June 16-22: Worst Week Ever!

State workers may soon be able to extend their benefits to "live-in" partners. Against the idea is Citizens for Community Values leader Phil Burress, whose official statement on the issue included a disturbing metaphor about the ends of an extension cord

Jun 23, 2010 at 2:06 pm


Some places just aren’t the same without their gimmicks. You don’t take your kids to Chuck E. Cheese for the grimy ball pit and seizure-inducing sounds — you come for the dude in the giant mouse costume (and because for some reason they serve alcohol). Same goes for the members of Solid Rock Church in Monroe, who have been assured that the church’s giant Jesus mascot will be rebuilt, this time out of something that can’t burn unless God really wants it to happen. The rebuilding of Touchdown Jesus has drawn criticism from some fellow Christians who believe that bowing down to a 62-foot-tall stressed-out savior is a violation of the Second Commandment, though church leaders say the positive feedback about the rebuild has far outweighed the negative and that Jesus wasn’t crying but just had something in his eye.


It’s kind of awkward for a straight man to consider the benefits of being gay: On one hand men are more likely to have sex on a first date, but in order to take advantage of that you have to be willing to have sex with a man. (See?) A Columbus Dispatch story today made even the most experimental of us feel more secure in our heterosexuality, mostly because it was about medical and sick leave benefits and not about how easy it is to stop by Club Bronz for a free drink (much obliged, boys!). At issue is a new plan to extend certain benefits to state workers who have live-in relationships even if their private parts aren’t the same. Against the idea is Citizens for Community Values leader Phil Burress, whose official statement on the issue included a disturbing metaphor about the ends of an extension cord not fitting together if each has three dicks.


There are obvious drawbacks to Cincinnati’s proposed streetcar line: It costs money, drives through bad parts of town and has been successful in

every city that has built one

just the 1920s. The Enquirer today pointed out another potential glitch in the plan: a reduction of the required number of parking spaces per residential unit along the route. The reasoning, according to someone assumed to be a well-meaning reporter, is that because a landlord doesn’t have to provide spaces he or she will instead utilize the YP-friendly phrase, “Y’all can ride the streetcar to the Clifton IGA!” The spaces are likely to stay, as pointed out by anti-trolley activists who argue that no one is going to live downtown without a car until the streetcar line extends to a Target store.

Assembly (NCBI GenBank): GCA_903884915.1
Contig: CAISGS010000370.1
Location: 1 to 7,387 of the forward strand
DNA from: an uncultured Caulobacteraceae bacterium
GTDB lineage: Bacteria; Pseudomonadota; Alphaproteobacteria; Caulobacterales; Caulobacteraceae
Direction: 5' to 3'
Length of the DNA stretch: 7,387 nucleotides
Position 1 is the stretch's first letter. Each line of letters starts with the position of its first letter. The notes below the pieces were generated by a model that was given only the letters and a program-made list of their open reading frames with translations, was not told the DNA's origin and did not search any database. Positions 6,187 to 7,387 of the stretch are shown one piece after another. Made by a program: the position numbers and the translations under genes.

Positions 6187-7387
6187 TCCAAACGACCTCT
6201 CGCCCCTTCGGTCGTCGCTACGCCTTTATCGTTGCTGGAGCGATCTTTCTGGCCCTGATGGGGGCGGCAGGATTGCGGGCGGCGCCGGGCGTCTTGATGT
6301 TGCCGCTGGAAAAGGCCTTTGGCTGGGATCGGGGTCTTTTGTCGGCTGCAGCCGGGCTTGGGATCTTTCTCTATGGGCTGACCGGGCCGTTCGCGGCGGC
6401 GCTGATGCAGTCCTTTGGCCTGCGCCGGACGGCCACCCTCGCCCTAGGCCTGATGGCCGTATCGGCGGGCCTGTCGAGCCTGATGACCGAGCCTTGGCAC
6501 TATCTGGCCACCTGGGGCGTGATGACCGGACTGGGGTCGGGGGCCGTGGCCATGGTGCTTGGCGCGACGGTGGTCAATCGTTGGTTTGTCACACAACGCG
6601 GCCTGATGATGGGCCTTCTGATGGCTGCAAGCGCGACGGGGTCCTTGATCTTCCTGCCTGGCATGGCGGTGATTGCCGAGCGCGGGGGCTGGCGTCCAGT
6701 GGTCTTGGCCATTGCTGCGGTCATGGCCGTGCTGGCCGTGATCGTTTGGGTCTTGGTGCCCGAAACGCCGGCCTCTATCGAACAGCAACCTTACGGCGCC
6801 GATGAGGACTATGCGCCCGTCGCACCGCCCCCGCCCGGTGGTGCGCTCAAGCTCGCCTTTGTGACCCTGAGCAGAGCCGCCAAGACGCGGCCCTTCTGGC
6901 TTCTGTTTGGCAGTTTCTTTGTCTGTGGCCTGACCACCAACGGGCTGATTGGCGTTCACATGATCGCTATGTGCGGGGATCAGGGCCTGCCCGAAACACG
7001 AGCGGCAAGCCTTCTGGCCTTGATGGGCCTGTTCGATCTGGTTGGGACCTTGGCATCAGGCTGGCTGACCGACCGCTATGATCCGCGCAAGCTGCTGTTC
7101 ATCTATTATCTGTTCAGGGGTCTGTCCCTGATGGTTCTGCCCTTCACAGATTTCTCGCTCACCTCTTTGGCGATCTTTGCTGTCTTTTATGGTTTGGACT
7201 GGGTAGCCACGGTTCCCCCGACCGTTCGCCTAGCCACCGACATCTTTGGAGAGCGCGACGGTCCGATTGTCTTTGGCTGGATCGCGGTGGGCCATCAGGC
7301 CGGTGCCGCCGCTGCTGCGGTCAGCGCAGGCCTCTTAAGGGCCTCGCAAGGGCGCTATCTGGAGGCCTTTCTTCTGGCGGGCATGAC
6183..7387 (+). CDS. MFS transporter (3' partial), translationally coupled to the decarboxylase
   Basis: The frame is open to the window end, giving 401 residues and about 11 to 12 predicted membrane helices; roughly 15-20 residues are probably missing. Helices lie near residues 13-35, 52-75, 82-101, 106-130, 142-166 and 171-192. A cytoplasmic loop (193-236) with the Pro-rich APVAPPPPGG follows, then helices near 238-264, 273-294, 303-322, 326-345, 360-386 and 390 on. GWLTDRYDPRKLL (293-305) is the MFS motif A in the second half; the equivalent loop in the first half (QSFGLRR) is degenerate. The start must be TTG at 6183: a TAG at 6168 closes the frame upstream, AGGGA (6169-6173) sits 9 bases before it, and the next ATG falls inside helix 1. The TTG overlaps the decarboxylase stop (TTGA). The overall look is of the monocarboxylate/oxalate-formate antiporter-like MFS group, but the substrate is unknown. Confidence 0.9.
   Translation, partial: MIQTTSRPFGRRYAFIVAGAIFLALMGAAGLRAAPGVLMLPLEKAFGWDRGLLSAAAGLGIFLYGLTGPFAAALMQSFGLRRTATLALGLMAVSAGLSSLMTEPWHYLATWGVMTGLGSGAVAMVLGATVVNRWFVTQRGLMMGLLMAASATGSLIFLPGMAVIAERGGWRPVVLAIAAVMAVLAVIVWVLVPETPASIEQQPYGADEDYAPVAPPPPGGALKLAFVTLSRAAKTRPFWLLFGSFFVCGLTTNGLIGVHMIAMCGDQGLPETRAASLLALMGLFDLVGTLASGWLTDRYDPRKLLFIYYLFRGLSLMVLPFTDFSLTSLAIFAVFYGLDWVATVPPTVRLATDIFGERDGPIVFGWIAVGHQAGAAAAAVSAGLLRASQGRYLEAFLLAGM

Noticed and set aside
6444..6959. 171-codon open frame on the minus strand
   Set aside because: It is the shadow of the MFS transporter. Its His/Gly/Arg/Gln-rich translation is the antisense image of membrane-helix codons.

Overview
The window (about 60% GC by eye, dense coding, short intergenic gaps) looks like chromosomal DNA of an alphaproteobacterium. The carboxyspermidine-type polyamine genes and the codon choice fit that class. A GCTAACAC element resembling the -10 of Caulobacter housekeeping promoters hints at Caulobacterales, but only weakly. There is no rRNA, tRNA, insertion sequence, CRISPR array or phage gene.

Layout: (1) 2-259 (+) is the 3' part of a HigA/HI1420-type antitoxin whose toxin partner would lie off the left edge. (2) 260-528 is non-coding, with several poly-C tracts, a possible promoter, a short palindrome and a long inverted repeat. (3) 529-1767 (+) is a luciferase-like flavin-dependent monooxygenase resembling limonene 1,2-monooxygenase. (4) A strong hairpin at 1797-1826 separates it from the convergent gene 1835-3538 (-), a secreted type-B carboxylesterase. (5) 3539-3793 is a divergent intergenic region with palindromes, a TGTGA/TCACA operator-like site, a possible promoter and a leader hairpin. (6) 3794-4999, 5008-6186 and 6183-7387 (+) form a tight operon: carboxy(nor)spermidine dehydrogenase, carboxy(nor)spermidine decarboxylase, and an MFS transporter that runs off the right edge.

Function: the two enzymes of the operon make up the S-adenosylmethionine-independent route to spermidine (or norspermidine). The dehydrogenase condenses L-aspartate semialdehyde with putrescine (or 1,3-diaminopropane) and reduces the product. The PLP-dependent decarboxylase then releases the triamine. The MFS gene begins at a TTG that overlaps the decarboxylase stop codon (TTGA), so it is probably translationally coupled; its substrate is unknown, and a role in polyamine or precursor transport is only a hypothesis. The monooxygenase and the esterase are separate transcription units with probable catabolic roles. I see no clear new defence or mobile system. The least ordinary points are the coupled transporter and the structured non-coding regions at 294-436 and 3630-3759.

When we at WWE! look at an Enquirer headline we’re never surprised to see a pun. But even we were disappointed today to read a story titled, “Where in the world is Cincinnati Mayor Mark Mallory?” without the corresponding image of a crowd of people and one dude wearing a red-and-white striped sweater and hat. The story instead was about Mallory’s frequent travels, many of which have brought positive attention and direct revenue to the city. The story described Mallory getting awards in Oklahoma City, persuading DARE officials in Los Angeles to bring a convention here and convincing Nick Lachey to keep doing phone commercials for another year because they boost shopping morale.


If you’re the type of person whose favorite food is “something that is meaningless,” then you’re likely a

seriously depressed hippie

really big comic book fan. You’re also probably familiar with the character “Domo,” the spiky-toothed anime guy with a strong dislike for apples (something in his DNA), and you’re probably also excited to learn that local comic book fans are bringing a Comic Expo to Cincinnati this year. The Cincinnati Comic Expo will take place at the Cintas Center Sept. 18, according to reports from

the planet Tau Cygna V

The Enquirer, which also published information on local restaurants and entertainment and a sidebar on how to talk to girls.


People who live in the biggest and most expensive houses in Hamilton County are assumed to have a lot of perks in life — lots of those homes have swimming pools! The Enquirer today reported that David Pepper’s new plan to offset the county’s decreasing stadium-tax revenue could come at the expense of a rich people (no, not Indian Hill’s lush wilderness, but it is very nice!). Pepper’s plan is to limit the size of a property tax rollback voters agreed to in 1996, which means that instead of $1,000 refunds rich people would receive something more like the $63 the average homeowner gets back. (Just kidding! It won’t

be that bad! Ha!) Other plans include increasing the sales tax (Todd Portune), cutting a hospital subsidy (Greg Hartmann) and betting the 2013 budget on black once the downtown casino is open (Pete Rose).


It’s hot outside, and if you didn’t already know this then three statements are probably true: 1) You're extremely lazy; 2) you never go outside; and 3) your air conditioning is the shiznit. The city health commissioner today said that people like you are best suited for surviving the current heat emergency, as his advice includes consuming lots of water, decreasing physical activity and whenever possible drinking Coors Lite instead of real beer because it won’t really mess you up.

SAY HI: [email protected]